Sources: Lieberman rejects White House overtures
From John King
(CNN) -- Democratic Sen. Joe Lieberman has twice in recent days said "no" when approached about the possibility of a major job in the second Bush administration, CNN has learned.
The Cabinet vacancy at the Department of Homeland Security was the subject of the latest overture, according to congressional and other government sources. Those sources said the earlier overture was to see whether Lieberman might be interested in becoming the U.S. ambassador to the United Nations.
White House officials declined comment, saying they do not discuss personnel matters.
The Connecticut senator was traveling and not immediately available for comment. His spokesman said the senator had not received a formal job offer and was not seeking a new job, but the spokesman said he could not comment on whether the senator has spoken to administration officials or emissaries about the possibility of joining the Republican administration.
Lieberman, who was former Vice President Al Gore's running mate in 2000, authored the legislation that created the Department of Homeland Security and co-sponsored the resolution giving President Bush the authority to go to war with Iraq.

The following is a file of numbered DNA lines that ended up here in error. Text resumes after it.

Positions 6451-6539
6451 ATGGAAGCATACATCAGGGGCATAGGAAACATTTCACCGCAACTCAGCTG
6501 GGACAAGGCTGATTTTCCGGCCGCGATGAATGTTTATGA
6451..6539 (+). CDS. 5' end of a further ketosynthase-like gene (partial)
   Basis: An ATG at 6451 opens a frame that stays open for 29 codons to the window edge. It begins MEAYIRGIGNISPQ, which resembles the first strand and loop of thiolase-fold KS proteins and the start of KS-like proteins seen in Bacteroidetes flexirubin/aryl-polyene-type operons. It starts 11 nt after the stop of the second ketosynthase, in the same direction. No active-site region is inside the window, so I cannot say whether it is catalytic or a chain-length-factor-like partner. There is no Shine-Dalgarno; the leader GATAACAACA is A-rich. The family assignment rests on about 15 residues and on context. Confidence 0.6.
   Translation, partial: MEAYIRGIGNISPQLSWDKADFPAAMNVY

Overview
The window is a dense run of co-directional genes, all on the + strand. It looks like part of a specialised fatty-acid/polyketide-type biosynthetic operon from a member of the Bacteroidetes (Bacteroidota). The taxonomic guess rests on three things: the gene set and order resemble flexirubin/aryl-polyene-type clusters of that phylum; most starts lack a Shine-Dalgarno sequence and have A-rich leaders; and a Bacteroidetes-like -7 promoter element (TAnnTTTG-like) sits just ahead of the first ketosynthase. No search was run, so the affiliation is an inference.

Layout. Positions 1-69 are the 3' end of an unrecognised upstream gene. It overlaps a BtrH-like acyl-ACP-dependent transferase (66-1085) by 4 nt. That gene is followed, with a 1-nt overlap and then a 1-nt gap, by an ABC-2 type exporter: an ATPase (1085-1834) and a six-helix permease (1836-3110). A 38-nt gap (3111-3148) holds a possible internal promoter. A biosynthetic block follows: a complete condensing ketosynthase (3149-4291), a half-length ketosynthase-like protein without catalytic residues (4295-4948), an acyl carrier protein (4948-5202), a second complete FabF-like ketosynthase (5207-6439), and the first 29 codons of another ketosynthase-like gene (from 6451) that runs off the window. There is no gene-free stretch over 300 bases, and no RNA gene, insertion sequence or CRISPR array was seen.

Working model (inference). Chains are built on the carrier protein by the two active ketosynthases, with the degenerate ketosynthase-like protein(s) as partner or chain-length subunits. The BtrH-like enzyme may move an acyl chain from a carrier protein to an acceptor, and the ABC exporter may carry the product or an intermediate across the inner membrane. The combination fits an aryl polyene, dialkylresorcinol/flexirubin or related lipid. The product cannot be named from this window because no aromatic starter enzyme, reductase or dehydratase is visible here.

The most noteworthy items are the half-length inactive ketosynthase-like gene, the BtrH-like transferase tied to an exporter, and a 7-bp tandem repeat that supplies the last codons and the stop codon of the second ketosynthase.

Nine of Bush's 15 Cabinet secretaries have tendered their resignations, and the president has nominated replacements for all. Bernard Kerik, however, withdrew his name from consideration for Homeland Security secretary on Friday night. (Full story)
The nine departures mark the largest second-term Cabinet overhaul since Richard Nixon's in 1972. Presidents Reagan and Clinton each had seven Cabinet changes for their second terms.
While observers have discussed several names as possible replacements for Kerik, Lieberman drew bipartisan support from senators Sunday.
South Carolina Republican Lindsey Graham said Lieberman "would be a terrific pick," while New Jersey Democrat Jon Corzine said, "I hope that Joe Lieberman concept flies."
John Danforth, the U.S. ambassador to the United Nations, will leave his post in January after less than seven months on the job. In a letter of resignation sent to President Bush on November 22, Danforth said he wanted to return home to St. Louis to spend more time with his wife. (Full story)